For example, if we assume a two dimensional array of memory cells each of which is capable of storing two relative addresses, each cell has eight immediate neighhours any two of which can be identified by respective relative addresses. If an item of data (the nth item in a set) is written to any particular vacant cell, the preceding data item in the set (the (n-1) item) occupying one of the eight neighbouring cells, there are seven available neighbouring cells to which the next item of data (the (n+1) item) can be written. The system can be arranged to write the (n+1) item to any vacant one of the adjacent cells. If another set of data items having the same values for the first n items but a different (n+1) item is to be stored, the (n+1) item of the other set can be written to one of the remaining six adjacent vacant cells. The paths through the array of cells of the two sets can then be distinguished by reference to the different relative addresses stored in the cell storing the common nth data item. Each relative address can be fully described by only three binary digits, one relative address being designated the "first" or "right" link relative address and the other the "second" or "left" link relative address. Similarly, if each relative address is described by five bits then the "first" and "second" addresses can be anywhere within the 23 "nearest neighbour" locations. Still further expansions by using more than five relative address bits are of course possible.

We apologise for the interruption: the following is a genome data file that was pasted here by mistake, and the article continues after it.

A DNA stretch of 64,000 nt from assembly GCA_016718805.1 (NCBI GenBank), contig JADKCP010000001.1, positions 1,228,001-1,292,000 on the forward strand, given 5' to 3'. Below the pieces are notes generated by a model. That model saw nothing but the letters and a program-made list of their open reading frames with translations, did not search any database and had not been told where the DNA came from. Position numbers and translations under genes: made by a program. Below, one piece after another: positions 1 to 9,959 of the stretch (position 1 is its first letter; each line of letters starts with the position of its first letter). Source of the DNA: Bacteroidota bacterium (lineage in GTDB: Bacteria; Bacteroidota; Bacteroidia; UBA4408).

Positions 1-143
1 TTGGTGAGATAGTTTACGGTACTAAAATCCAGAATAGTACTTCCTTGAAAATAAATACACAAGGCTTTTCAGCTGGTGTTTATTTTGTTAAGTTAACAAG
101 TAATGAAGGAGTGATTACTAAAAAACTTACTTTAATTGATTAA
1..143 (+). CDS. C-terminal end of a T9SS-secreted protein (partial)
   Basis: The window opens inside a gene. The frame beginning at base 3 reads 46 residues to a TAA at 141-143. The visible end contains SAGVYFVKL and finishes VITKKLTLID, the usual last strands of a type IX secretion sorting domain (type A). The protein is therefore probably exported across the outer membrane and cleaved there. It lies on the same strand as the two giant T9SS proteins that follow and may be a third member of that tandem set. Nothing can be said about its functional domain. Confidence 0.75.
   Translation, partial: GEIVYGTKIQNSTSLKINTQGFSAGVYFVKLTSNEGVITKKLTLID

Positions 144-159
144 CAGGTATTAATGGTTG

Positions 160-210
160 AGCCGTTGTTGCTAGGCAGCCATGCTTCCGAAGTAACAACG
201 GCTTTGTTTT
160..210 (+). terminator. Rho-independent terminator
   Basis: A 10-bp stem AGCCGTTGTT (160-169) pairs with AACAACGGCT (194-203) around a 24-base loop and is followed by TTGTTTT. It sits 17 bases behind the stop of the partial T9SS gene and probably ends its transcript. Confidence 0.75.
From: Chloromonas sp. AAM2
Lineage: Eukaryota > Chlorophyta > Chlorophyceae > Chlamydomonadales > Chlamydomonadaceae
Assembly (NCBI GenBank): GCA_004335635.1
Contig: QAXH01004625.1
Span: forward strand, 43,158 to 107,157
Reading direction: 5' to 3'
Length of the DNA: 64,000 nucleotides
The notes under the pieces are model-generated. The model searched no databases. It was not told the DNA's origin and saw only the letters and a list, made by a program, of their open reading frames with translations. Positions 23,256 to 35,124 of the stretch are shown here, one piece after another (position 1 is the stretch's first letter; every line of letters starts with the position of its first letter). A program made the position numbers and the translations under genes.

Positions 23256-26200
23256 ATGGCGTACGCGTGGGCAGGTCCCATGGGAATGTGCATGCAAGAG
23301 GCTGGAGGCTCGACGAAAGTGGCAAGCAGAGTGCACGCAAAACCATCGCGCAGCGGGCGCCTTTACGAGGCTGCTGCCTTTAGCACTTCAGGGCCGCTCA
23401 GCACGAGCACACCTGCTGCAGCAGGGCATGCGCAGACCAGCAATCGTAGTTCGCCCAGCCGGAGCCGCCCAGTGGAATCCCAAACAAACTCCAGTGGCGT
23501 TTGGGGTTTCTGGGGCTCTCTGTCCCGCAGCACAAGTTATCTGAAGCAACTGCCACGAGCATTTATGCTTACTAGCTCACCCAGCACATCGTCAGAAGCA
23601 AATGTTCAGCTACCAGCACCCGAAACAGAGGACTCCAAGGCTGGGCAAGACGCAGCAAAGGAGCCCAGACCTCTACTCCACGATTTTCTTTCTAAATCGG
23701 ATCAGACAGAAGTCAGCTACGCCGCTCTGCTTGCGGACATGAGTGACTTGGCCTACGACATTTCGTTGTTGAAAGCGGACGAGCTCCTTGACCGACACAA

The paths of the various data sets can be fully identified by strings of binary digits. It is also possible to in effect "jump" over cells occupied by data items not relevant to a particular set. For example, assuming a single starting point (or root) cell for all sets, when it is desired to store a fresh set, the first data item in the set to be stored is compared to the data item in the root cell. If identity is found, the path description "O" is allocated to the first data item. The system then compares the data item stored in the cell identified by the first relative address with the second data item of the set to be stored. If identity is again found, then again the path description "O" is allocated to the relevant data item. The path description of the first two data items is thus "OO". If identity is not found, the system looks to the second relative address and compares the second data item with the data stored in the cell identified by the second relative address. If identity is found, the path description of the first two data items is "010". If identity is not found, the system looks to the second relative address of the second cell in which identity has not been found, and so on. If in tree building mode, if no identity can be found the relevant data items are written to relevant cells located by the same logical progression through the cell array. A very high density of data storage can thus be achieved without compromising the unique path description for each set of data items. Each path can then be followed when reading a stored set of data items to locate the relevant terminus cell and derive therefrom the path description of the associated set.